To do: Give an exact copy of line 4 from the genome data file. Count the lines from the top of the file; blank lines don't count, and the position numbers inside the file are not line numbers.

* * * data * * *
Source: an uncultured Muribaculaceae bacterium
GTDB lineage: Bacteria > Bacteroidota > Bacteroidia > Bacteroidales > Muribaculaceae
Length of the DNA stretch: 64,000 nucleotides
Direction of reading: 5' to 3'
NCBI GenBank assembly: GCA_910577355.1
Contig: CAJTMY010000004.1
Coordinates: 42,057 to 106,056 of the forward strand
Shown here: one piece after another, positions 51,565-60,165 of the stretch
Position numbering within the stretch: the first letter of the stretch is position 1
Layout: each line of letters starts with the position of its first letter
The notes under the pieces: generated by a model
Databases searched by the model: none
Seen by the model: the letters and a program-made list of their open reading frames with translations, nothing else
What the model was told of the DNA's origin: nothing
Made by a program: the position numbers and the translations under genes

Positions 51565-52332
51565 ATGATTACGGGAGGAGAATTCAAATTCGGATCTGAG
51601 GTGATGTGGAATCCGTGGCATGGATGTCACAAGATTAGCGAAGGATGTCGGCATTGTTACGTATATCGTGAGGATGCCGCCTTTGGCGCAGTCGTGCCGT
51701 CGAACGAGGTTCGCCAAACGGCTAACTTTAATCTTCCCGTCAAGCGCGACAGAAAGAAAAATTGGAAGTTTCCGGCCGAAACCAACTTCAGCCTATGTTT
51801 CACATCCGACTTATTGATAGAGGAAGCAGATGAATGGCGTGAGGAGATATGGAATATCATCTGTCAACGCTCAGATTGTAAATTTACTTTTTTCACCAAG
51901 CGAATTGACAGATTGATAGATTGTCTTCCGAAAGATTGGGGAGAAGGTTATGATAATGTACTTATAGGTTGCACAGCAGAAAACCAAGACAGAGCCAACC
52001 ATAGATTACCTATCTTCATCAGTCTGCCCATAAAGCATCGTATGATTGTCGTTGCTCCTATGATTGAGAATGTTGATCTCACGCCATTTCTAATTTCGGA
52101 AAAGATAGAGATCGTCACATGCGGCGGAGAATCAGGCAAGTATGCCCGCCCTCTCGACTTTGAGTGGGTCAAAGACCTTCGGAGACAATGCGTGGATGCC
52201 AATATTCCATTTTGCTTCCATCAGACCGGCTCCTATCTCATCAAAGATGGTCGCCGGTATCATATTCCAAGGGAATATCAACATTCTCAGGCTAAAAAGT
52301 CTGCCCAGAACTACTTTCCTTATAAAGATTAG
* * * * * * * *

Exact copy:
Direction of reading: 5' to 3'